Builders unearth 'ancient shipyard of China's Columbus'
Zheng He, China's most famous maritime explorer, and his "Treasure Fleet" plied the oceans during the early 15th century
Experts estimate that a construction site in Nanjing, Jiangsu province, where hundreds of shipbuilding tools have been unearthed, contains the remains of a shipyard that built vessels for one of China's greatest navigators, Zheng He
Construction workers in Nanjing have unearthed what experts believe could be an ancient shipyard that supplied vessels to a legendary explorer known as "China's Columbus".
The Longjiang Shipyard helped build the fleet of Zheng He, a eunuch admiral whose epic voyages in the early 15th century made him China's most celebrated maritime voyager.
The admiral's "Treasure Fleet" – a gigantic navy with junks that had up to nine masts and were sometimes 400ft long – carried cargos of porcelain, silk and tea as far afield as Africa until the emperor pulled the plug on China's maritime ambitions following Zheng's death.
"It was a unique armada in the history of China – and the world – not to be surpassed until the invasion fleets of World War I sailed the seas," Louise Levathes wrote in When China Ruled the Seas, a book on the period.
Zheng He's armada was partly built at the Longjiang Shipyard in Nanjing, China's then capital, around 160 miles west of Shanghai. At its peak its docks were home to an army of between 20 and 30,000 shipbuilders who came from as far afield as Hunan and Guangdong provinces, according to Ms Levathes.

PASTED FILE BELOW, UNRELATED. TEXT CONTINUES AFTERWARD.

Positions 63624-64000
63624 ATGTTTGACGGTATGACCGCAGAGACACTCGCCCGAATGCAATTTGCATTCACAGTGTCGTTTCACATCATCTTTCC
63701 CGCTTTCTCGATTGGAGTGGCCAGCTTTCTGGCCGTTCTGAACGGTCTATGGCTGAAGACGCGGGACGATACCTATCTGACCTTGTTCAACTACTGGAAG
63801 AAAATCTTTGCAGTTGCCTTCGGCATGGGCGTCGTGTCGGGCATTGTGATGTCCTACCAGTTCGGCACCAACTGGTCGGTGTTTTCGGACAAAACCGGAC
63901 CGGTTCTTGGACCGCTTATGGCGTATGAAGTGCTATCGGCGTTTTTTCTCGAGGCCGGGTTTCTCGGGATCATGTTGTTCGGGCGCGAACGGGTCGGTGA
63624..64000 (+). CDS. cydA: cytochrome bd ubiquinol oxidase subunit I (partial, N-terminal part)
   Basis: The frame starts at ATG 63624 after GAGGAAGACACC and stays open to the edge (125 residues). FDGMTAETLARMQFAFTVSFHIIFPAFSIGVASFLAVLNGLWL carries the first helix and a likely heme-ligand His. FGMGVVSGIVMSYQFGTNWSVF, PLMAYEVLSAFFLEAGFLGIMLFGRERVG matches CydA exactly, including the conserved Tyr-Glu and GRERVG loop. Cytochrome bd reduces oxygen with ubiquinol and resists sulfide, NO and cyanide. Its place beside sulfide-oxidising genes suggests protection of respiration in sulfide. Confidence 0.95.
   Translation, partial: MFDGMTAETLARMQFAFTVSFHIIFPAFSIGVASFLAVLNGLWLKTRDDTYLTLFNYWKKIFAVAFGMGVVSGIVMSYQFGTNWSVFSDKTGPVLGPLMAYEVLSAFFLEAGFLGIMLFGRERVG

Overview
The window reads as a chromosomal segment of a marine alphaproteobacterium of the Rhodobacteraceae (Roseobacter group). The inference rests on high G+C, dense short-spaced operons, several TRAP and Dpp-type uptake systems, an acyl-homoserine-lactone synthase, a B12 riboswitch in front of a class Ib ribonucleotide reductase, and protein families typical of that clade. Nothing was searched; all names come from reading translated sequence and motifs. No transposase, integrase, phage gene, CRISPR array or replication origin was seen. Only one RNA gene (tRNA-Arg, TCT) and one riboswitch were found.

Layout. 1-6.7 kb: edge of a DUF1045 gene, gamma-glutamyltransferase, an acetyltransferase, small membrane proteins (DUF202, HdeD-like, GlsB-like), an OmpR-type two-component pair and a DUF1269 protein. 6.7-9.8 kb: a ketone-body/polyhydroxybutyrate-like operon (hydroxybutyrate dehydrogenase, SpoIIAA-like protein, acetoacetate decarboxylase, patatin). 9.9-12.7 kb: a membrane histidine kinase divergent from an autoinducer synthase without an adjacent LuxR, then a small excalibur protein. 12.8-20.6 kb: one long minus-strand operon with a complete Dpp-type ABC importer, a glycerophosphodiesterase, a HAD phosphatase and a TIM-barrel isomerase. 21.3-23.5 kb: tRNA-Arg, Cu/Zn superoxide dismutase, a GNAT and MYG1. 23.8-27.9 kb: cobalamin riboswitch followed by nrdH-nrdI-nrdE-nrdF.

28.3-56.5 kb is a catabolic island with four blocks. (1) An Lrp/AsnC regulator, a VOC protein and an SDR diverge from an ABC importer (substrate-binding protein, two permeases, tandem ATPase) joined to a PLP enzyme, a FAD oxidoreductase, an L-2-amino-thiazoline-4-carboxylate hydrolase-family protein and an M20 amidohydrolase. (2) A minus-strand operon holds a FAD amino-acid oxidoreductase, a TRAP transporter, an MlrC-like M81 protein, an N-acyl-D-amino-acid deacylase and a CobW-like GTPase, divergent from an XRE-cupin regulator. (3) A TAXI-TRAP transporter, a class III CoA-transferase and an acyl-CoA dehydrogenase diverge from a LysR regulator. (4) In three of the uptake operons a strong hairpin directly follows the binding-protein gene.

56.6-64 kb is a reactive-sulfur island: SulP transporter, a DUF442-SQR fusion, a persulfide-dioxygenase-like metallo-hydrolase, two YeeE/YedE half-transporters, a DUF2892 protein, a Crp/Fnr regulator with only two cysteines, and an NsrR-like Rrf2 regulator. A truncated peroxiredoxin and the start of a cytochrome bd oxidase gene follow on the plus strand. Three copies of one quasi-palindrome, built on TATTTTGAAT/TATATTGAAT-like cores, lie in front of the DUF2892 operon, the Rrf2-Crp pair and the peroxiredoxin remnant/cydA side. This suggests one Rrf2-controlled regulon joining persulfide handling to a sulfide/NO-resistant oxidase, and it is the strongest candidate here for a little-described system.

A full size replica of Zheng He's treasure ship at the site of the shipyard where original ship was built in Nanjing (Alamy)
However, the Yangtze River shipyard was lost under Nanjing's urban sprawl as it swelled into today's city of nearly four million residents. That began to change in September last year when a local antiques collector got word that workers on a riverside building site had unearthed and then sold what they thought was a large door.
Wang Shiqing, the collector, tracked the door down and discovered it was actually the rudder of an "ancient ship".
Subsequent excavations in the same area uncovered what are believed to be iron anchors and shipbuilding tools such as axes, stone hammer, nails and knives.
Items unearthed at the construction site in Nanjing
"When I first saw these shipbuilding tools I realised that this was not your average archaeological site," Mr Wang told Nanjing's Jinling Evening Post. "It is very likely to be an ancient shipyard."
Speaking to The Telegraph on Monday, Mr Wang said: "I am 80 per cent sure that this is the site of the Longjiang Shipyard but we still need to wait for the results of its excavation."
Zheng He was born in what is today Yunnan province in 1371. He rose to prominence under the Yongle emperor, the Ming Dynasty's third ruler, and made seven naval expeditions into the Indian Oceanwith his 27,000-sailor team between 1405 and his death in 1433.